ChatGPT helps hackers write malicious codes to steal your personal data

ChatGPT helps hackers write malicious codes to steal your personal data
Any technology has two sides to it and artificial intelligence (AI)-driven ChatGPT (a third-generation Generative Pre-trained Transformer) is no exception. While it has become a rage on social media for answering like a human, hackers have jumped onto the bandwagon to misuse its capabilities to write malicious codes and hack your devices.

Currently free to use for the public as part of a feedback exercise (a paid subscription is coming soon) from its developer Microsoft-owned OpenAI, ChatGPT has opened a Pandora's Box as its use is limitless -- both good and bad.

Cyber-security company Check Point Research (CPR) is witnessing attempts by Russian cybercriminals to bypass OpenAI's restrictions, in order to use ChatGPT for malicious purposes.

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In underground hacking forums, hackers are discussing how to circumvent IP addresses, payment cards and phone numbers controls -- all of which are needed to gain access to ChatGPT from Russia.

CPR shared screenshots of what they saw and warns of the fast-growing interest of hackers in ChatGPT to scale malicious activity.


"Right now, we are seeing Russian hackers already discussing and checking how to get past the geofencing to use ChatGPT for their malicious purposes. We believe these hackers are most likely trying to implement and test ChatGPT into their day-to-day criminal operations," warned Sergey Shykevich, Threat Intelligence Group Manager at Check Point.

Cybercriminals are growing more and more interested in ChatGPT, because the AI technology behind it can make a hacker more cost-efficient.

Just as ChatGPT can be used for good to assist developers in writing code, it can also be used for malicious purposes.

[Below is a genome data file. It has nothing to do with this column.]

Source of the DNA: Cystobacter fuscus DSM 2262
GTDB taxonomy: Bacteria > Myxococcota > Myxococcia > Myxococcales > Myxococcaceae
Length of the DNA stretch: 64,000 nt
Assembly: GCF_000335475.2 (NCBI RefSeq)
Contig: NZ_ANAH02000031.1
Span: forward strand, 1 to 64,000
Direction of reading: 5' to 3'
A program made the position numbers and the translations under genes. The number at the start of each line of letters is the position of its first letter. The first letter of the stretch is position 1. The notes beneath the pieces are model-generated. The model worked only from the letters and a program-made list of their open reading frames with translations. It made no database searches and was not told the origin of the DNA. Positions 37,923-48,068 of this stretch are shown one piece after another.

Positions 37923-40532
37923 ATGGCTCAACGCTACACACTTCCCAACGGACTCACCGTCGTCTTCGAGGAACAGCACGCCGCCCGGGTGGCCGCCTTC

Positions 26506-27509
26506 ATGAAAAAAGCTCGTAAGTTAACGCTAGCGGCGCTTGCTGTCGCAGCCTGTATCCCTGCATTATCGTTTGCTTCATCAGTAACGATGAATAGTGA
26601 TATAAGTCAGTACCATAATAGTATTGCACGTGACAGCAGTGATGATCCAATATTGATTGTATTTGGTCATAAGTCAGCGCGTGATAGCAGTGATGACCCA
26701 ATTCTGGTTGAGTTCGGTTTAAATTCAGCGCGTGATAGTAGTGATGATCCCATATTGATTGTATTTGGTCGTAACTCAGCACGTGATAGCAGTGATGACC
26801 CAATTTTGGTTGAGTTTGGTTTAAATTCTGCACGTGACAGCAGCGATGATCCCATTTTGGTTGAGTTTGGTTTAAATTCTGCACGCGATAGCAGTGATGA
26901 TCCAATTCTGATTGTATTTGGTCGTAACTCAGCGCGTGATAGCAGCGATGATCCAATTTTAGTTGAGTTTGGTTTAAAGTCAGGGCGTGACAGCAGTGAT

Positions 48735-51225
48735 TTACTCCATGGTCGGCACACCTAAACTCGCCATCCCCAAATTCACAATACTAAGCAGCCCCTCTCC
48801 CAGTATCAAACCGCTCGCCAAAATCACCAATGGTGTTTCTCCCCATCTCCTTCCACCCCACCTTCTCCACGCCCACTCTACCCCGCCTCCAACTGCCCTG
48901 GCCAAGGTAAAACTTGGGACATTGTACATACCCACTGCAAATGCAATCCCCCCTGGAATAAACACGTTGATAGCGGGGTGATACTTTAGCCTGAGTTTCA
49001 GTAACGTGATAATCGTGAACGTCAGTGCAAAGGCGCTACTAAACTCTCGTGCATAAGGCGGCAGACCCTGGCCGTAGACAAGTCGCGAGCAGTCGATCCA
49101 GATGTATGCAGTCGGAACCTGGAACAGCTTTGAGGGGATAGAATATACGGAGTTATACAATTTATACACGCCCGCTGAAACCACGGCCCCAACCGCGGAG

On December 29, a thread named "ChatGPT - Benefits of Malware" appeared on a popular underground hacking forum.

The publisher of the thread disclosed that he was experimenting with ChatGPT to recreate malware strains and techniques described in research publications and write-ups about common malware.

On December 21, a threat actor posted a Python script, which he emphasized was the "first script he ever created".

When another cybercriminal commented that the style of the code resembles OpenAI code, the hacker confirmed that OpenAI gave him a "nice (helping) hand to finish the script with a nice scope".

This could mean that potential cybercriminals who have little to no development skills at all, could leverage ChatGPT to develop malicious tools and become a fully-fledged cybercriminal with technical capabilities.

Another threat is that ChatGPT can be used to spread misinformation and fake news

OpenAI, however, is already alert on this front.

Its researchers have collaborated with Georgetown University's Center for Security and Emerging Technology and the Stanford Internet Observatory in the US to investigate how large language models might be misused for disinformation purposes.

As generative language models improve, they open up new possibilities in fields as diverse as healthcare, law, education and science.

"But, as with any new technology, it is worth considering how they can be misused. Against the backdrop of recurring online influence operations-covert or deceptive efforts to influence the opinions of a target audience," said a latest report based on a workshop that brought together 30 disinformation researchers, machine learning experts, and policy analysts.

"We believe that it is critical to analyse the threat of AI-enabled influence operations and outline steps that can be taken before language models are used for influence operations at scale," the report mentioned.